The Lafayette Police Department declined to comment on how the detail is organized and the number of officers working downtown on Thursday, Friday and Saturday nights, citing law enforcement strategy that’s exempt from public record.

As of Jan. 9, downtown bars collectively owe LCG more than $100,000 in payments.


When City-Parish Councilman Brandon Shelvin introduced an ordinance in December to repeal the special bar levy downtown, the council was split 4-4 (former Councilman Sam Doré was absent for the vote), effectively killing the proposal with a tie.

But Tea Party-favorite Andy Naquin is replacing Doré on the council this year, and if his stance on the levy is anything close to the votes of conservative councilmen Jared Bellard and William Theriot, both of whom voted in favor of repealing the levy, reintroducing the proposal could be a game changer.

“You have at least half of the council recognizing that the levy is improper,” Stanford says. “I think more of them, off the record, might agree. If the city declares a neighborhood as a high-crime area, do we charge the neighborhood a special levy for protection? Initially, when they proposed the levy, there was no empirical data to show that a larger police presence downtown was necessary, when contrasted with the way it was done before. If you look at the ordinance, it says prior to doing this you need studies, data. They just made it up and said we need more cops down there, and we’re going to make the bars pay for it.”

Lafayette Police Chief Jim Craft acknowledged in a recent council meeting that business may be slower at some of the downtown establishments these days, though he points out that the streets are no less crowded and raucous than they were when the detail began.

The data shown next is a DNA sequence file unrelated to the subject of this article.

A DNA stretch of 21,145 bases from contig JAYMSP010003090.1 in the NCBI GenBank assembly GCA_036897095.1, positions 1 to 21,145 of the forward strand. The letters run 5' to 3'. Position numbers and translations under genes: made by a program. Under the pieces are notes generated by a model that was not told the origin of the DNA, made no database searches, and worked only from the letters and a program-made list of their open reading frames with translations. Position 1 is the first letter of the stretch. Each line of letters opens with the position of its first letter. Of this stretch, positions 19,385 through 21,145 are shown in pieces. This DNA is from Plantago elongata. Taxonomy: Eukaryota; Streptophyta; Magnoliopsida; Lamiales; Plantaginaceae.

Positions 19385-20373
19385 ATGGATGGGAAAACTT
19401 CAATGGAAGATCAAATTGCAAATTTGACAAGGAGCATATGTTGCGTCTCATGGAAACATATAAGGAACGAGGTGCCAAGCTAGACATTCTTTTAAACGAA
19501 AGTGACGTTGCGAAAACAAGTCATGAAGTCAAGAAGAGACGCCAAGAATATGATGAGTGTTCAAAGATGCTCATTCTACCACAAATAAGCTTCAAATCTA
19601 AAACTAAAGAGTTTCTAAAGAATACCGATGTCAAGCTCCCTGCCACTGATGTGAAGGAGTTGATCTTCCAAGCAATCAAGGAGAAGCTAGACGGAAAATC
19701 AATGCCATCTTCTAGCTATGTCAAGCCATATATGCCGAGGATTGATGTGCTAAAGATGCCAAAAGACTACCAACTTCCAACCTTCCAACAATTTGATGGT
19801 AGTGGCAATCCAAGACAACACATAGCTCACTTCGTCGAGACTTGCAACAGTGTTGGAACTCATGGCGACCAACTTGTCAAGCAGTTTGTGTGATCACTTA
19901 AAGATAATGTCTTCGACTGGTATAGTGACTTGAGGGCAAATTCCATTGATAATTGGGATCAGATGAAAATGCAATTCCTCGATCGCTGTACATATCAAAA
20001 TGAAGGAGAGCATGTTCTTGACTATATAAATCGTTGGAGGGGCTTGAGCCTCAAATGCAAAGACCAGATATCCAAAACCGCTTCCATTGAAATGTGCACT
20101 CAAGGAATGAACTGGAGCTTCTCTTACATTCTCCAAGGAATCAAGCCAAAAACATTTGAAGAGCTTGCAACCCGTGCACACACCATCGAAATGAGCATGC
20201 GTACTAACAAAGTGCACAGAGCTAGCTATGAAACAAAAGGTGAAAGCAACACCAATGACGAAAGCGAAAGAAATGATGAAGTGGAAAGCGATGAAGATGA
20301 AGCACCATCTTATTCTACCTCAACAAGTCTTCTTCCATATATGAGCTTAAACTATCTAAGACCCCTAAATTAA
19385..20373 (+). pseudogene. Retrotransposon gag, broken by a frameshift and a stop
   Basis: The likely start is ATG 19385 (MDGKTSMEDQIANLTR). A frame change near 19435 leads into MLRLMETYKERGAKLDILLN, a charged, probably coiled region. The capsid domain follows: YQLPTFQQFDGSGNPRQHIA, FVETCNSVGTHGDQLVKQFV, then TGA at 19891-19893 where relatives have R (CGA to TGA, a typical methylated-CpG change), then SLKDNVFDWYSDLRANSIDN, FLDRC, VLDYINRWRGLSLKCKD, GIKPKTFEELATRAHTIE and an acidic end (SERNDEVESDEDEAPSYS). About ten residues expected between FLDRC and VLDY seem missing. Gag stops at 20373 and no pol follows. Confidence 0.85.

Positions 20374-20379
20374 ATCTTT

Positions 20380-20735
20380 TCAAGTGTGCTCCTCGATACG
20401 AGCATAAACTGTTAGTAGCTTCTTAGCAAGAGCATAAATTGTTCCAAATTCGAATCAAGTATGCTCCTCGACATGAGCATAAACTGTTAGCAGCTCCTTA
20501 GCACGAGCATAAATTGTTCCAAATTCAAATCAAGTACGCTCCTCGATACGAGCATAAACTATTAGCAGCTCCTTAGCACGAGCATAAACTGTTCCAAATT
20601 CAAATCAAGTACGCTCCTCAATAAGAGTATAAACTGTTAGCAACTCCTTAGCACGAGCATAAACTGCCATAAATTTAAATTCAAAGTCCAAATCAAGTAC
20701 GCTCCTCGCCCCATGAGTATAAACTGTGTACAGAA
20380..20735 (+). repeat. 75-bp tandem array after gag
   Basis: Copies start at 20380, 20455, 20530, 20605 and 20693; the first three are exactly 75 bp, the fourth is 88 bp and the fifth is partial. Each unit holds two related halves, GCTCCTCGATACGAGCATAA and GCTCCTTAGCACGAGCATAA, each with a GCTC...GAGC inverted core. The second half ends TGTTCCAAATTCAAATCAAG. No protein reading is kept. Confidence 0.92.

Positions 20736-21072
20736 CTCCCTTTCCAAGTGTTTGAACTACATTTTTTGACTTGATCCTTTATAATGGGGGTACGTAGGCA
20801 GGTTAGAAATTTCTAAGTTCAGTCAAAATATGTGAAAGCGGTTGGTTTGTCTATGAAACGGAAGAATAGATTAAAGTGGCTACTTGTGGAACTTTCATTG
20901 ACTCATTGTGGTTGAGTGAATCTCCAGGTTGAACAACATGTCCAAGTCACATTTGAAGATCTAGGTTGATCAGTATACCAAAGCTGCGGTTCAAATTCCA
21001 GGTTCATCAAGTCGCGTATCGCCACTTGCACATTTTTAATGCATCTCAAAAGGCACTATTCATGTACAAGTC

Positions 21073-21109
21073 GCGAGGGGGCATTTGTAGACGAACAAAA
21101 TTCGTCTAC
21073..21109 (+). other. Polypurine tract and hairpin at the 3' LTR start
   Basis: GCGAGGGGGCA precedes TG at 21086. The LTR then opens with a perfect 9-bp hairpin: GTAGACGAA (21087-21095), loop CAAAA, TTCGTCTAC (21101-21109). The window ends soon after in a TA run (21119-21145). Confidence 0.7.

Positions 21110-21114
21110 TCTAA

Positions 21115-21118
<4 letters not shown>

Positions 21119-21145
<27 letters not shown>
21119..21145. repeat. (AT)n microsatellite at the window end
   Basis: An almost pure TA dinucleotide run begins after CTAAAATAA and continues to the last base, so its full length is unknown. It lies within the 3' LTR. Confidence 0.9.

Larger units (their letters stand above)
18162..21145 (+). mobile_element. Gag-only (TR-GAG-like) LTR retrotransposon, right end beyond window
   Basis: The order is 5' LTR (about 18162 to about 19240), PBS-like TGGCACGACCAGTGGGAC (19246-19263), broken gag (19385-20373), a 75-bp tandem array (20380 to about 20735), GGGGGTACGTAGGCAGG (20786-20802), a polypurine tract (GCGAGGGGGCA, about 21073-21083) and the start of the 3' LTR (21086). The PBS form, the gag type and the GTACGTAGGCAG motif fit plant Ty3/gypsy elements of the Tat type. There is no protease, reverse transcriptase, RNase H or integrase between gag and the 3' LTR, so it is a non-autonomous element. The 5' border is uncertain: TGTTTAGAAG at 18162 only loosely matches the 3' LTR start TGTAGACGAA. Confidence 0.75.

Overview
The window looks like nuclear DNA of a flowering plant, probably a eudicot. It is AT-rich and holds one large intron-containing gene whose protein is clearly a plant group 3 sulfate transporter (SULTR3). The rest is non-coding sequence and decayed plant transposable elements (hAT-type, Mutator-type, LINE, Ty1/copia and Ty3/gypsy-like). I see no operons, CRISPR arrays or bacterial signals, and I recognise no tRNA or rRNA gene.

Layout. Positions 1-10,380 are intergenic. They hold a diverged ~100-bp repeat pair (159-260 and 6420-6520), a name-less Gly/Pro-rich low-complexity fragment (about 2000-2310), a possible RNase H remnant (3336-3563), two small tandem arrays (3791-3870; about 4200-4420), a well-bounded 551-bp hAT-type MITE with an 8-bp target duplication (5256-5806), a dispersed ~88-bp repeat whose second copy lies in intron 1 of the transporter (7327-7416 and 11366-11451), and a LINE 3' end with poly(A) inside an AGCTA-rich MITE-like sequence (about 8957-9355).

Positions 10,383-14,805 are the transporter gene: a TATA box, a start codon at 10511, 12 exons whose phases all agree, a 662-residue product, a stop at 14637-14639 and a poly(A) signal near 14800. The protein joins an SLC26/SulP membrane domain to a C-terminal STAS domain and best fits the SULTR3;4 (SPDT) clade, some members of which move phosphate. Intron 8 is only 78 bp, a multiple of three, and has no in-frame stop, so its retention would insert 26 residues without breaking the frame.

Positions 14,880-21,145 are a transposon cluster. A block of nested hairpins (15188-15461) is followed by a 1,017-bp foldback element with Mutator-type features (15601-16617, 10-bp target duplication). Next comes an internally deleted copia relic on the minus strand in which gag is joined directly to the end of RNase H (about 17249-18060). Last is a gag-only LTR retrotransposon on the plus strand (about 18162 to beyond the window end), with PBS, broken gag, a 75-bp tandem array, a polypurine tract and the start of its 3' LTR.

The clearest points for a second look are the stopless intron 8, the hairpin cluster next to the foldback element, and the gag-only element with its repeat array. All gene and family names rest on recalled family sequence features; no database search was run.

Bars, like other downtown businesses, also pay additional property taxes to help fund the Downtown Development Authority. It’s unclear exactly how much bar owners are assessed for downtown development; DDA deferred the question to the Lafayette Parish Assessor’s Office, which was unable to calculate an exact figure by press time.
Stanford is hopeful that LCG won’t revoke any of the downtown bars’ liquor licenses until the pending federal lawsuit is settled. But City-Parish Attorney Mike Hebert counters that the lawsuit is broader in scope and deals more with the constitutionality of the levy — not the suspension of the liquor licenses.

 Police Chief Jim Craft

If the City-Parish Council denies the bar owners’ appeals and upholds the suspension of the licenses, Hebert says the owners would likely have to sue LCG through state district court to have the decision overturned.

“The bar owners really don’t want to sue the city,” Stanford says. “They’re willing to work with the city and reach a compromise that works for everyone. The bottom line is that security will be handled. We all want security downtown. We want people to feel safe. The bar owners want that and the city wants that. Hopefully we can work through this together and find something that works for everyone instead of something that just works for the police department.”

LCG is willing to go back to the drawing board and revisit the issue, officials say — and it’s also prepared to argue the levy in federal court if it comes to that.

“There is nothing that would prohibit the council or anyone from blowing out the levy and having the government — the taxpayers — eat the entire amount of the levy,” Stanley says. “The other alternative would be to tell Craft, ‘No, you have to cut your overtime in half.’ But I’ll say publicly, that’s an unwise decision because I’m not the police chief, and we need to let the police chief be the police chief; he needs the manpower that he believes he needs to have proper enforcement. And I think if you look at the numbers both citywide and what’s happening downtown, the fact that Lafayette’s crime drops and its population increases is not something you’re used to seeing in a larger city. So something right is happening.”